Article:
Met Office weather warning as 60mph winds and torrential rain to trigger UK travel chaos

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Winds of up to 60mph will hit coastal areas throughout Saturday, while storms batter Scotland and parts of the north of England.

Two separate Met Office weather warnings are in place today, with fears of travel chaos on roads and rail.

A yellow warning for wind is covering all of the south of England, Midlands, Wales, East Anglia and much of the North West.

Gusts of 40-50mph are expected to hit inland.

In Scotland, Northern Ireland and the North East, a yellow weather warning for thunderstorms is in place until tomorrow morning.

Met Office weather warning

WARNING: The Met Office has told Brits to expect more travel difficulties today (Pic: PA/MET OFFICE)

The weather will be unseasonably stormy for August, coming just weeks after most of the UK was sweltering in the hottest July on record.

Met Office chief meteorologist Steve Ramsdale said: “People are used to that level of wind in the winter.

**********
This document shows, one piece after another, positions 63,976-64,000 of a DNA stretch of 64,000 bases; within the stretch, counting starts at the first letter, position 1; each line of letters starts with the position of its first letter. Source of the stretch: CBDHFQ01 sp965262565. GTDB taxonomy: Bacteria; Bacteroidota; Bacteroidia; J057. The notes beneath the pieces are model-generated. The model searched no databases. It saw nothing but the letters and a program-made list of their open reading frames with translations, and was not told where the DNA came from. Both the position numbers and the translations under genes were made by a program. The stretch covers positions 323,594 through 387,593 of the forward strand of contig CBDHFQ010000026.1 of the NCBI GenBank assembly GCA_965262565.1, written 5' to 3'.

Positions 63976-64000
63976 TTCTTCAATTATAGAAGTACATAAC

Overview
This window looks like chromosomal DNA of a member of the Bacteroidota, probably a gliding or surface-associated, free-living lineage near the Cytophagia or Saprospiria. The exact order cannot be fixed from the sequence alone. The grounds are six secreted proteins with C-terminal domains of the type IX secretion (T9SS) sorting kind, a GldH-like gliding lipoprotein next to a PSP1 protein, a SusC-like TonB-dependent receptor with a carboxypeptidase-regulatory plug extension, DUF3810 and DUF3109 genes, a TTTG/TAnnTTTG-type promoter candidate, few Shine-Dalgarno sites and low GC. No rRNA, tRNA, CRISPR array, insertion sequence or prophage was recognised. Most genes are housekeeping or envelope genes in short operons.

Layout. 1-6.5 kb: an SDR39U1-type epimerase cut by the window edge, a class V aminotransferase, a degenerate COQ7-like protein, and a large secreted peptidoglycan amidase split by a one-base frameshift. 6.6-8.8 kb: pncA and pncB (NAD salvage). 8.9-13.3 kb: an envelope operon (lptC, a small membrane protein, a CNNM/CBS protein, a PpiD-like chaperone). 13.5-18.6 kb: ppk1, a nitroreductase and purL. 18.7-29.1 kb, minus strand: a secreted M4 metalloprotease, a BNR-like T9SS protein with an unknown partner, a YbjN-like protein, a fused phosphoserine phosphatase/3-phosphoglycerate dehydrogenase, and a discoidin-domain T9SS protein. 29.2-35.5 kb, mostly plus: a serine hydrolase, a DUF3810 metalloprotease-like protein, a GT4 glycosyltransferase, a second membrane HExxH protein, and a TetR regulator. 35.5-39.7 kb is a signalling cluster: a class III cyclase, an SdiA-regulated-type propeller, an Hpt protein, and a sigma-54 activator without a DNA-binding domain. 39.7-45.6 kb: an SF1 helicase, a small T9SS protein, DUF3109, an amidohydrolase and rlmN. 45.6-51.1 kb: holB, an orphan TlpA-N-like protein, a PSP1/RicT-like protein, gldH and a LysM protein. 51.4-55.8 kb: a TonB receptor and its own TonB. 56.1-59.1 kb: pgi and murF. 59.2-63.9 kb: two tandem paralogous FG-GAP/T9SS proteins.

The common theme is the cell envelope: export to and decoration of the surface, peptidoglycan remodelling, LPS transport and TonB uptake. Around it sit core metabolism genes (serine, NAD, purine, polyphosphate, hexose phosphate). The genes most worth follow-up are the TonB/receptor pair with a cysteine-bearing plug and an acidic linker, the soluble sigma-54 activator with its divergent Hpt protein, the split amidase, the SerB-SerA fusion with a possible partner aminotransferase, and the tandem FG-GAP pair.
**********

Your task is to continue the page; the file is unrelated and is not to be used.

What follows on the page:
“Believe it or not this is supposed to be peak summer.

“There are a lot of people travelling but there are also children on holidays, a lot of people travelling to different parts of the country and a lot of people want to go on holiday.”

He warned: “Caravans and tents are susceptible to those stronger winds.

“Believe it or not this is supposed to be peak summer”

Steve Ramsdale, Met Office chief meteorologist

This week, two separate British music festivals had to be called off at short notice due to the miserable weather.

Boardmasters festival in Cornwall was cancelled on Wednesday before organisers at Houghton festival in Norfolk called the event off on Thursday.

Steve went on: “There are a lot of outdoor events with temporary structures which are not necessarily able to withstand this level of wind.”

Showers are forecast for much of England and Wales, but winds will drop in Scotland and Northern Ireland.

This, however, means a lot more rain will fall in these areas.

Steve continued: “It’s a bit hit and miss with thunderstorms where there’s fairly slack flow.

“It means that some areas will see very little rainfall. You could get away with a dry day if you’re lucky.

“But where they do fall, we will see a large amount of rainfall in a short period of time.

“That could lead to some localised flooding and also difficult driving conditions.

“It’s important people are aware that the potential for some heavy rain in a short period of time is possible.”

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